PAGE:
Being a crossover success means confronting listeners and critics with music that may be outside their expertise or comfort zone. For Tennessee singer Caitlin Rose, whose country-leaning music has been lauded by bloggers and indie rock fans normally suspicious of the genre, the result is a handful of keywords — Nashville, honky tonk, Loretta Lynn, etc. — and limited reference points that belie her range as a songwriter.

For me, that meant digging deeper to come up with inventive questions, most of which were tossed out in favour of tackling the issue head-on. How does one suffer through an interview, I wondered, and Rose obliged to answer.

I got kind of bummed reading other interviews with you; it seems like you get asked a lot of the same questions, more so than other musicians I’ve talked to.

The fact that you read other interviews is kind of a big deal. I think most (interviewers) just read press releases — or Wikipedia.

I try to make sure I never repeat myself, even if I’m answering an old question. When you do hear the same questions over and over you’ll realize they’re coming from the same place. They all start with the same material ... if people call my shit “material” I can call their work material, too ... there’s just a lot of keywords. “How does it feel to be compared to Loretta Lynn and Patsy Cline?” I’ve answered that question 30 times, and I try to give a different answer even if I feel the same about it.

I guess when people stick to questions with definitive or “factual” answers there’s no way to really get around it.

Yeah, it’s gotta be a more personal thing. You’ve got to spur a conversation. Getting asked a brand new question can be an anxious thing for me but at least I’ll give an honest answer.

An interview shouldn’t be about promoting a product as much as showing who an artist really is. That is often missing in music journalism.

Have you undergone any rapid-fire, press conference-style questioning?

No! But I think that would be really fun. And scary.

My favourite thing about stage performance is building this weird connection with an audience. No matter what people say they don’t just go to shows to hear music, they go to experience something, and whatever they bring with them could end up on stage with the performer. So, like, heckling is the same thing (as being questioned).

You get heckled?

Not mean things but people love to yell. And I’ll yell back; I was in Glasgow and I sang the line, “Who’s gonna take me home?” and some guy yelled, “I’ll take ya home, lassie!” I enjoy that back and forth.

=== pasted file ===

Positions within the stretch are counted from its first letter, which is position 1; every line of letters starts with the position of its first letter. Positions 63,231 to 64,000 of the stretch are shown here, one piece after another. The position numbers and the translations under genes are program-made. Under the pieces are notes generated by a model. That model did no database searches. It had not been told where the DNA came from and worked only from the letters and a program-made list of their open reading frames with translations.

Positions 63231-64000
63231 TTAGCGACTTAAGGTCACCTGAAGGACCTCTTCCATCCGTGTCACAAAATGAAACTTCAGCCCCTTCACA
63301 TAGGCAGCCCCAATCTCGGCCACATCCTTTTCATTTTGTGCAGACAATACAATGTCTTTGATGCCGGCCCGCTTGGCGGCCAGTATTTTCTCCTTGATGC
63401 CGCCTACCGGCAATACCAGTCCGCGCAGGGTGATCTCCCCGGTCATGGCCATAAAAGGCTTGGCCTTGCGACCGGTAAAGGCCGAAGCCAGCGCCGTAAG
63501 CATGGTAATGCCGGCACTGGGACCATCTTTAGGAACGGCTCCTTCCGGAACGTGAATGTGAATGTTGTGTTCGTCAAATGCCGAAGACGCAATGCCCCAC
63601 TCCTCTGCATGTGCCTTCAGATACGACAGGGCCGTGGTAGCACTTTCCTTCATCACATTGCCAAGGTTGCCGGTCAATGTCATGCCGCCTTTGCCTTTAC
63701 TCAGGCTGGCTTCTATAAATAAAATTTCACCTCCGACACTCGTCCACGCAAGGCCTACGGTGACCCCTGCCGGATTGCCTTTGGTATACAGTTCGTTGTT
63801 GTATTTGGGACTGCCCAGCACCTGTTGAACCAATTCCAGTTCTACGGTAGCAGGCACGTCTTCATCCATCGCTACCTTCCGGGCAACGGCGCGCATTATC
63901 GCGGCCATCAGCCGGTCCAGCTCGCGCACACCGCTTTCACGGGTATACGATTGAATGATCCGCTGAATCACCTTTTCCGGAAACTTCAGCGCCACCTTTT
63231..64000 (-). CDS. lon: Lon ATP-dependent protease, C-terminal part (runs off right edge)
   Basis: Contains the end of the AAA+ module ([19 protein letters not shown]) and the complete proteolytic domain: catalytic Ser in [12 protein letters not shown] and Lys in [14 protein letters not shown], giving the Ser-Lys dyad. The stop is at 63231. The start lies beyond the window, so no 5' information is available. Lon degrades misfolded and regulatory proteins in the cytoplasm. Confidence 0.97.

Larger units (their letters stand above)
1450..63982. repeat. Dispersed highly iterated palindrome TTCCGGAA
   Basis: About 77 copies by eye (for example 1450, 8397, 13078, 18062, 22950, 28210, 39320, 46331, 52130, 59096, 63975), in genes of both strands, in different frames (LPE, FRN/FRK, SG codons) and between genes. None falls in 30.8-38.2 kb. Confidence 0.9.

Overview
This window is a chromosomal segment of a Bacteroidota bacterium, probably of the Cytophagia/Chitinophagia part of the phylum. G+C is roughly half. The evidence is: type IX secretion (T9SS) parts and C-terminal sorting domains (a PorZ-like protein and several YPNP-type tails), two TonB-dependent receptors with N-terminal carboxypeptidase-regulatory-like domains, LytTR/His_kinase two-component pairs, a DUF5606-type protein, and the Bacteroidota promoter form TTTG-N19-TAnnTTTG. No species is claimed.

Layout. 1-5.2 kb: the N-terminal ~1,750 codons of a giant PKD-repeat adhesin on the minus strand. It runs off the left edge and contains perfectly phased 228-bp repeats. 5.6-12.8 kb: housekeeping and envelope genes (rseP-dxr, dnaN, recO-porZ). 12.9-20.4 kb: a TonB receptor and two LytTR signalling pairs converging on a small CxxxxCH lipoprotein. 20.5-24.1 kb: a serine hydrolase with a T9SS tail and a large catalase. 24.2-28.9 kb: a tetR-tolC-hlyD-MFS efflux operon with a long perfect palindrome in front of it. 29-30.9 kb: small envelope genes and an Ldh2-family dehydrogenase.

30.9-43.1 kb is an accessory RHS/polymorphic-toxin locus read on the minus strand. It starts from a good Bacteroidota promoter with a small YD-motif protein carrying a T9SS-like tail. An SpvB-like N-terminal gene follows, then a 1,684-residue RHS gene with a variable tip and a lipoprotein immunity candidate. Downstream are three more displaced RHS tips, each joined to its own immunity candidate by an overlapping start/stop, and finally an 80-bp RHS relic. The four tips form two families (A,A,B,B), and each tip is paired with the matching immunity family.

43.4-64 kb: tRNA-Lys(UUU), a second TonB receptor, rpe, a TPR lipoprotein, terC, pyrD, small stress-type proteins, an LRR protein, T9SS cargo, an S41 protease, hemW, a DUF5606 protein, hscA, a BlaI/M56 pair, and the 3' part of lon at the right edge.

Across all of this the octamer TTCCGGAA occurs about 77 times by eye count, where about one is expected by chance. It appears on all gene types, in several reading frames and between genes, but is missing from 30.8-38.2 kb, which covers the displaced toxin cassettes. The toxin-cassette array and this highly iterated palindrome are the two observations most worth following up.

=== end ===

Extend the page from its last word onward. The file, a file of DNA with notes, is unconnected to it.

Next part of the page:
He totally had that line ready.

Yeah, and hopefully people in a press junket will write their questions down before they come.

Are you always "into" performing then? On some nights, like any other job no matter how fun, do you really have to push yourself into it?

My love of performing is very much about the audience — whether 10 or 500 people, I’m still forging a connection. Maybe during the sound check or the hours leading up to the show I can feel (reluctant), but once I’m on stage it’s a whole different thing. The good feeling takes over, and I can suffer through anything for the audience.

From your Twitter account I see you’re a fan of The Walking Dead. Do you think you’d survive a zombie apocalypse?

I think about this a lot. I can’t decide. I know that in the right moment — or wrong, to put it more precisely — you’d have to decide to keep going or just give up. I can’t decide if I’d keep going. And when it comes to sudden possible death everyone imagines that “Oh, shit!” moment where they’d have to jump out of the way, and I think about that in terms of zombies more than (realistic) death. I get kind of morbid about it. I’m a big fan, though.

I assume in a post-apocalyptic scenario, musicians would be welcomed as useful distractions by any group of survivors.

There’s a girl character on the show who sings all the time and it’s a little obnoxious. She’s definitely going to be part of the body count in the season finale. Hopefully, we won’t have to put up with her a cappella bullshit anymore.

You visit karaoke bar in the video for “Only a Clown.” What’s your go-to jam?

A few. One is “Seven Year Ache” by Roseanne Cash. But if it’s a dark and quiet night I’ll sing “Lonesome Town.” One time I did “Stand By Your Man” at a bowling alley and got a standing ovation. But I don’t do that one anymore.

I’d love to hear you take on “Lonesome Town.” That’s a personal favourite.

Me too! Such a good one. I’m a big Ricky Nelson fan.

Caitlin Rose will perform at The Garrison in Toronto on April 5.

Related: Our review of Rose’s new album The Stand-In.

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